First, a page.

My embroidery skills have always been a bit lacking. My bunny’s mouth is a bit crooked.

To trace on the face, I used Saral transfer paper in white. I’ve had mine for forever, and I bought it from Connecting Thread’s sister company called Artist’s Club, which is no longer in business. It comes in either a roll or sheets, and they both work equally well. I checked online and you can get it at most major retailers.

I cut out the face from the pattern, and then slipped a similar sized piece of the transfer paper underneath to trace it on to the brown fabric. I just eyeballed where I wanted it, trying to make it centered from right to left. I used a stylus to trace on the lines.

You can see the scrap of Saral paper underneath the pattern. And yes, I am left-handed, so this may look backwards to most of you.

As you can see, the lines are faint, but it was enough for me to see where to sew.

If you look carefully at this photo, you will notice one of my bunny’s ears is WAY off. Not sure what I did there, but I decided not to care. I may add a flower later to cover it up. Or I may not.

And, I also noticed that I have the bunny’s nose UPSIDE DOWN. Sheesh! How did I not notice it until now?! Quite embarrassing! Clearly I don’t look at a lot of bunnies in my day to day life, because I designed and wrote the pattern this way, and didn’t even realize it until this week. So, feel free to turn that nose around so that your sweet bunny can have a normal face haha! Or, your bunny can have a backwards nose like mine. I figure when this quilt is all put together, most people won’t notice, right?

I hope you’ve enjoyed making all these blocks. I’m so excited for next month when we finally get to put it all together!

Happy Quilting! – Kristin

Seasons BOM Month 4

Hi there friends!

Can you believe we are already on month 4? Time flies when you are having fun! This month we will be making FOUR blocks (which I guess is fitting since we are on our fourth month of this BOM).

Our first block is a cute little Snowman trying to catch a Snowflake.

First we are going to make the snowman’s head. I know some of you don’t like those tiny little corner pieces, but as I’ve said before, sometimes it’s a necessary evil in order to get the correct proportions. But fortunately these little corners don’t need to match up with anything, which makes it a bit less frustrating. Just sew on the marked lines and you will be fine.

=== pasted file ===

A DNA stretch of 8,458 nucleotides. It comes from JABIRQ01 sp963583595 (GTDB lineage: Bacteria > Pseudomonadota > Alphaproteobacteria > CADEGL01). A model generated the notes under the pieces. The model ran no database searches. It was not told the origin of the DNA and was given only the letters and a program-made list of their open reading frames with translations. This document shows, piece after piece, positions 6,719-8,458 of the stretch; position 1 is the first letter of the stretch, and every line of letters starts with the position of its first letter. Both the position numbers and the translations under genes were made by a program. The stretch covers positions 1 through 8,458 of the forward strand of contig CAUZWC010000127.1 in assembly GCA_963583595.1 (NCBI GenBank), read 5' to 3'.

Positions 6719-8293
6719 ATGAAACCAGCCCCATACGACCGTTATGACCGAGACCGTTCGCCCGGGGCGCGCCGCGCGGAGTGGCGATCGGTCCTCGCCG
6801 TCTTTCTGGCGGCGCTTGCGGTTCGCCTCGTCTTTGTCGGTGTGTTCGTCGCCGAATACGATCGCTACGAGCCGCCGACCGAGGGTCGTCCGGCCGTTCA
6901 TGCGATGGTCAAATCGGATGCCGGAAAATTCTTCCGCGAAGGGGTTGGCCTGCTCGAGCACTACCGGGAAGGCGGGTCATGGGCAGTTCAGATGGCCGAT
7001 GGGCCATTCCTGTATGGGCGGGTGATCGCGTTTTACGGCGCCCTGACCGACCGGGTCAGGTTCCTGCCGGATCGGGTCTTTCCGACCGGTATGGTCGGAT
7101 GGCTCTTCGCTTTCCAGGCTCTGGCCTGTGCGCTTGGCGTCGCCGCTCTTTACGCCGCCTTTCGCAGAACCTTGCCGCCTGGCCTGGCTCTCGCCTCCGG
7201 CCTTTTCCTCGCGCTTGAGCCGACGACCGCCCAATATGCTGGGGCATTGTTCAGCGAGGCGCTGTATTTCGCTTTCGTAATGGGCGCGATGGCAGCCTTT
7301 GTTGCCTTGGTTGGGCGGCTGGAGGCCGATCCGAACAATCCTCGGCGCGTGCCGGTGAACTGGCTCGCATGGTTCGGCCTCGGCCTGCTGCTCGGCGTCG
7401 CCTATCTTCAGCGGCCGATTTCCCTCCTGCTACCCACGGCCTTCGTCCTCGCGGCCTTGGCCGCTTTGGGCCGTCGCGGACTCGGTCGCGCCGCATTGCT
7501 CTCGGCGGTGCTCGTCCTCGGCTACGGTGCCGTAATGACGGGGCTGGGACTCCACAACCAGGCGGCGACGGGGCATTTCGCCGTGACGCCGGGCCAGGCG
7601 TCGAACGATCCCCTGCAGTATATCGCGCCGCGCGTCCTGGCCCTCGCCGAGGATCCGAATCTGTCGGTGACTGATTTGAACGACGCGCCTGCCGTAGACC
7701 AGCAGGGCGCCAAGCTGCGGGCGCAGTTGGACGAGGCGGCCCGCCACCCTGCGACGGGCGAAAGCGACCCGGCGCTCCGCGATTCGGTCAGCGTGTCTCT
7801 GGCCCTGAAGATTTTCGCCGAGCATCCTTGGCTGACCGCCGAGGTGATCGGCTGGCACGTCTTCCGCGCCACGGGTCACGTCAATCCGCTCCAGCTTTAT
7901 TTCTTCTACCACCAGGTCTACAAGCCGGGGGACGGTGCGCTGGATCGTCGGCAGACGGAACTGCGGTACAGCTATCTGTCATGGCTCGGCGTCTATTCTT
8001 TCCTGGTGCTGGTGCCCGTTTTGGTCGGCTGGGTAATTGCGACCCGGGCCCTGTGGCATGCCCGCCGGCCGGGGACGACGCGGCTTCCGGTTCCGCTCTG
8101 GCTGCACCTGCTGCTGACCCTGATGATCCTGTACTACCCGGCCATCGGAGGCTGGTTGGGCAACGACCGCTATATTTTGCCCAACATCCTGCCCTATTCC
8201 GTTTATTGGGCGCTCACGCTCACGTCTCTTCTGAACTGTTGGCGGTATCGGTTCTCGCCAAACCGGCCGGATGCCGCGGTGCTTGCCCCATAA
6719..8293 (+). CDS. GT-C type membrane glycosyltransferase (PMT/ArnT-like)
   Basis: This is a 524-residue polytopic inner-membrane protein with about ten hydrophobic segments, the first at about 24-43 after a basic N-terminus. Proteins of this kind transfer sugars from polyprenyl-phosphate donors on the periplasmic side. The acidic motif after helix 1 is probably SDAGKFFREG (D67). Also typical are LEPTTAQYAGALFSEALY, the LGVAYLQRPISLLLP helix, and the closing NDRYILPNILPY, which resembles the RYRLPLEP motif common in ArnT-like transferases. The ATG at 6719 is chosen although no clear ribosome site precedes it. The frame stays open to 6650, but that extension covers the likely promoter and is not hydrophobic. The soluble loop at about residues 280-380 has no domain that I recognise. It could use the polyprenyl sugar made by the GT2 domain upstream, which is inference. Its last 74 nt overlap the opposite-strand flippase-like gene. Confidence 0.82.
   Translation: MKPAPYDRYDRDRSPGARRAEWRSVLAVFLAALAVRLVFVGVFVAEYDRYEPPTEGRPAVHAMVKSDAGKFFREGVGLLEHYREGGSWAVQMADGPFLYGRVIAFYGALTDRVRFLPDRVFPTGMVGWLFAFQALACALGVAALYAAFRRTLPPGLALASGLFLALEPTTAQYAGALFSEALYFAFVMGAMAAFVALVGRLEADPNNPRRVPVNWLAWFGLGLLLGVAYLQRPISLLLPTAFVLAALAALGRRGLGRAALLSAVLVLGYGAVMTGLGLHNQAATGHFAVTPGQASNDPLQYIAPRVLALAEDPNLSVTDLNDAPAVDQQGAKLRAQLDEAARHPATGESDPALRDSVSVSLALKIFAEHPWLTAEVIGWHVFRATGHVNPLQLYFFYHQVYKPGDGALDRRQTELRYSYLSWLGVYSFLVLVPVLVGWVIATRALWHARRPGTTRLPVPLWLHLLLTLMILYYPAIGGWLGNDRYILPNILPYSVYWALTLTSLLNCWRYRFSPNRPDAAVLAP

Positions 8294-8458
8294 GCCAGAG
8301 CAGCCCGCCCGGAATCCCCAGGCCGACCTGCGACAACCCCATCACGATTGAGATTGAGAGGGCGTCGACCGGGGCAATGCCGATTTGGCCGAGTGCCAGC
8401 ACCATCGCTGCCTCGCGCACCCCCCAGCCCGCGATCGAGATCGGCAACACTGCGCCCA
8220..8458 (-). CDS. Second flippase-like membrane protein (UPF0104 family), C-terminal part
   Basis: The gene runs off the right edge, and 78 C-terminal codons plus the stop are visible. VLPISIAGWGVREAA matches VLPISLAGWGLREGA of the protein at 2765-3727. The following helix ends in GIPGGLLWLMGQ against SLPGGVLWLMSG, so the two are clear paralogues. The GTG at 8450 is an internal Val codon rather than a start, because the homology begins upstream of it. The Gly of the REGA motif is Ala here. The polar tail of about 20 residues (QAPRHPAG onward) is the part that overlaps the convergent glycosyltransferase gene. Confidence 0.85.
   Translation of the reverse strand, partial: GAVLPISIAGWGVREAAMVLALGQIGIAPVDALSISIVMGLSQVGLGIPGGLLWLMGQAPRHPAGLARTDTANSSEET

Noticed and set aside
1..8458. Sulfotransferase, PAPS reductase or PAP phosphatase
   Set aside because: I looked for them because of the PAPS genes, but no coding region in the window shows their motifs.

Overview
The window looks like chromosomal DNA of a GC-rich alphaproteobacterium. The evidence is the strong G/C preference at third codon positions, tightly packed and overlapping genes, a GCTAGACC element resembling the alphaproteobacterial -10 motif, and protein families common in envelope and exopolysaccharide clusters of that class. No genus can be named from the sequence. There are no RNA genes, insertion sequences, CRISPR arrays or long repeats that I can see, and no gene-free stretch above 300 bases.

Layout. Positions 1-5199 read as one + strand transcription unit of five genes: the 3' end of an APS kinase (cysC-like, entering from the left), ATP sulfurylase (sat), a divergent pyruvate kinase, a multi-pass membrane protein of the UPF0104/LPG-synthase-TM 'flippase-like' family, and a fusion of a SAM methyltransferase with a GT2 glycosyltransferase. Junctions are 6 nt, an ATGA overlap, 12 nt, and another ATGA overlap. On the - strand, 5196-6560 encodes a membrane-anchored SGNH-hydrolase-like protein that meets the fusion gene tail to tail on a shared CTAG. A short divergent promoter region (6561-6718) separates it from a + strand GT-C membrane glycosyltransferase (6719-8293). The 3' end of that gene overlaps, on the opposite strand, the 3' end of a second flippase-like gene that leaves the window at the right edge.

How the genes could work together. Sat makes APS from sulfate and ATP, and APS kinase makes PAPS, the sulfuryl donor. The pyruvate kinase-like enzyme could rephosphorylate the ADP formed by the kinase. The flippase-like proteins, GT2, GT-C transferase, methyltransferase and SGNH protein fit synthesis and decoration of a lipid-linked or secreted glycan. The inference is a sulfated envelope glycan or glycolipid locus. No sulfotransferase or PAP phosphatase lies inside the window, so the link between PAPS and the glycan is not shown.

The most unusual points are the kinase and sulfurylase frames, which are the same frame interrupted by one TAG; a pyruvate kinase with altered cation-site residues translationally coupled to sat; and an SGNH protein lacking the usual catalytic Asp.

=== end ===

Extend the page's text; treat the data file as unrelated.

After you’ve made the head, we will add on the side pieces, and then add his nose.

In order to get the nose where I wanted, I also drew in the snowman’s smile and placed the buttons where they will eventually be sewn on. Once I felt happy with everything, I ironed on the nose and stitched around it. You can also go ahead and backstitch the snowman’s smile at this time too. But for some reason I didn’t actually do that until the end. I’m not very good at following directions, even my own! The snowman’s eyes and buttons will be added after the top is totally finished and quilted.

It’s hard to tell from this picture, but there is a faint blue line where I will sew on the mouth later.

Once you’ve added the snowman’s body and sides, you can applique his arms and snowflake. Make sure you account for your seam allowances as you place these. You don’t want to end up with some of your snowman’s fingers being cut off down the road.

This snowman block is ready to be sewn together.

Since this isn’t the first time we are doing applique for this project, I won’t bore you again with the details of how I applique. In case you forgot, please go back to the Month 1 blog post and re-read.

All my applique pieces are ironed on and ready for stitching.

Sometimes it can be intimidating, especially if you are new to sewing machine applique, to try and navigate some of these smaller pieces. There is nothing wrong with hand sewing a blanket stitch with some embroidery thread if you are a little nervous about using your machine. In fact, I did just that with my snowman’s nose, simply because I wanted the look of the extra lines on the carrot. I also think it would be darling to use some silver embroidery floss and hand stitch a simple snowflake instead of the applique. Or maybe even add a few of them! My point is, you do what you feel comfortable doing, and don’t be afraid to think outside the box.

Now he’s all done! I know he looks a little unfinished right now without his eyes and body buttons, but your long-armer will thank you later. My snowman smile turned out a little crooked, but I decided to leave it. My little snowman just has extra character!


For this block we will be using the traditional method of making flying geese, also known as stitch and flip. I used to use this method for all my patterns until I discovered the joys of no-waste flying geese. But there are times that the no-waste method just doesn’t work, and this is one of those times. Since we are using two different fabrics for our corner triangles, we need to sew these cuties on one at a time.

Stitched and ready for trimming.

Please make sure that your first triangles (the blue gingham) are pressed down toward the yellow, not away from it as is customary. This will enable you to nest your seams together later. However, white bubble fabric triangles are pressed away from the yellow. So one corner is ironed down, and the other is ironed up. Make sense?

Notice how the seams are pressed down toward the yellow rectangle.
This is what your seams should look like from the back.